A Man Who Once Had Everything: The Fall of J. D. Rider

by | Jul 3, 2023 | Patient Stories | 22 comments

By J. D. Rider

For a man who once had everything, the wrath of noxacusis — with all its pain and villainy, and black-and-blue demeanor — has redefined adversity and what it means to suffer. His days are ruled by pestilence and soundwaves of detention, and the struggle to exist — to merely live a life — is challenged every second. The pain he has with every sound is torture beyond measure. He’s so disabled now, warring with a vile realm, that life is spent inside a house, hiding to survive. He doesn’t have a choice, as noise makes him worse and worse, even with protection. Like ankle chains of detriment, or fetters made of iron, there’s no way to escape this, nowhere free of all the pain, the unrelenting conflict, as sound is just too prominent, like shadows casted east to west, reigning heavily. So if he tries to leave the house, no matter where he goes — left, right, up, down, back, or even forward — sound will be there, too, waiting with a bullwhip … a whip that’s cracking violently, causing lacerations … loud, harsh, echoey; a ritual of defeat. It’s truly prison-like, a cell or painful paradigm which offers no solutions. But that is noxacusis, bludgeoning reality until it’s black-and-blue, or red with endless blood.

It’s unbelievable. And sadly, what remains of a once-successful life is tragedy and ruins. And the ruins don’t lie. Fervently, let’s explore them; their ash and residue. Through careful excavation, through words and literature, through spells of curiosity and formal sympathy, let’s analyze a tragedy of epic dissidence, where noise is the culprit. His story, both parts painful and gut-wrenching, raises so many questions that have no answers. The mysteries, undeniable, are coaxed into existence, surrounded by elusive traits that guard their true identities, ‘cause really, nothing happened; nothing crazy, anyway. His downfall, oddly, was the product of normal, everyday things that most people do in life, and that’s what makes it evil. That’s what makes it odd. That’s what makes it luminous; unsettling and scary. In sad, abysmal ways, simple things were seismic. But how? That, he doesn’t know. Perhaps it’s from genetic flaws or faulty DNA. Family-wise, he notes that ear anomalies were common in the bloodline, mostly on his mother’s side: otosclerosis, mild tinnitus, eustachian tube dysfunction, and earwax buildup; nothing catastrophic; and certainly, never noxacusis, a vile horrorfest, evil and absurd, but altogether real.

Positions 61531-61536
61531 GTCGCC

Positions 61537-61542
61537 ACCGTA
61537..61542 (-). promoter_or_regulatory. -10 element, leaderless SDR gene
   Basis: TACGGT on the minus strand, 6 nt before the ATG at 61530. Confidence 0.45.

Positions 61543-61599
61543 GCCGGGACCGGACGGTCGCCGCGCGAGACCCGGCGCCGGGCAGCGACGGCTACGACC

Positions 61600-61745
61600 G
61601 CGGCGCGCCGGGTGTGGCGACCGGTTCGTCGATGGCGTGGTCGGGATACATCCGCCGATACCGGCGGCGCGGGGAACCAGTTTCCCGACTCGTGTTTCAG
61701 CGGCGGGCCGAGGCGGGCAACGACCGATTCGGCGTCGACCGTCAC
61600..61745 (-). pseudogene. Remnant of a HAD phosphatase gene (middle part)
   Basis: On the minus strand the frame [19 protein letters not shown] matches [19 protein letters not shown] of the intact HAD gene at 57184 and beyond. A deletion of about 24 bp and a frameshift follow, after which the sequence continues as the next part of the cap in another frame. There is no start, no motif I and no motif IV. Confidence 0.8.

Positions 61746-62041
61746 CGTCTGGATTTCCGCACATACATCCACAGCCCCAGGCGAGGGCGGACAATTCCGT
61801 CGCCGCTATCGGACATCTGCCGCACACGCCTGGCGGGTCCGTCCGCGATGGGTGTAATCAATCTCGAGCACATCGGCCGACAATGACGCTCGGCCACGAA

And yes, it’s really evil. In every single way, it’s like a horror film. It fits that genre perfectly, capturing the dread. A war of dire consequence where pain is front-and-center, that swallows life and everything until there’s nothing left, that leaves you “dead” or paralyzed, or begging for relief, that is noxacusis, like Stephen King’s langoliers who gorge on time and space, or something far more sinister — a black hole of intensity that’s preying on the cosmos, where light is seized by gravity and nothing can escape; where matter is irregular and smashed into a point. It’s like an act of desecration, taking everything, just like noxacusis. When time and space are nullified in every single way, their structures and their properties are trapped and can’t escape. No longer are they recognized as part of anything, except a singularity of lonely isolation, worse than even death. Well, that is noxacusis, the catastrophic kind, where gravity is sovereign, warping everything; where life is fully nullified, squashing your identity into a little ball. And that’s what he is up against: that ball of noxacusis; a paradox and nightmare; a journey into Hell; his life, dead and traumatized, caught within a void. 

It’s hungry and defiant, this evil noxacusis. It’s taking everything, even simple things, like talking without pain, as sounds are just too bothersome and he can only whisper. But he often writes in place of that to aid communication, since even whispers hurt. He’s full of great remorse, though, sharing thoughts so candidly, holding nothing back, “Nothing compares to nox … not in my experience. It’s unlike anything — well, anything I’ve seen. And I’ve seen a lot. It’s worse than everything.” There’s an emphasis on worse, a fervent tone in his response as a spark of fire emanates, flaming through his eyes. It’s frank and genuine; a thing of clarity. He’s damn sure of it. But it’s almost inconceivable. How did the unthinkable happen in the first place — losing everything? In his own, honest words, plain as day and clear as crystal, he lays it on the table … 

“Not in a million years did I ever dream of this … that I’d somehow relate to the darkest corners of suffering, and the existential crisis conveyed so tragically by an extinction-level event — getting noxacusis. When I think about hyperacusis, and the hell that ultimately defines severe noxacusis, a pretty good analogy is tantamount to it: Earth’s magnetic field, or the geomagnetic field. When someone’s blessed with healthy ears, they coexist with sound — peacefully, forever. Well, it reminds me of that, where Earth — also blessed and healthy — coexists in harmony with a giant fireball, the sun. And its magnetic field faithfully protects it from the sun’s hostility, be it solar flares, radiation, or charged particles. The field makes it healthy. Without that field, its health would dwindle rapidly, opening a doorway, where threats or great atrocities would decimate its body. Life could not exist, as the radiation alone would definitely kill the atmosphere. The whole planet, in fact, would eventually succumb to the naked reality which ultimately nabbed it: losing its protection. But the field is reliable, deflecting all the threats, so it’s not a real problem. After all, the field exists for that sole reason — to protect the world.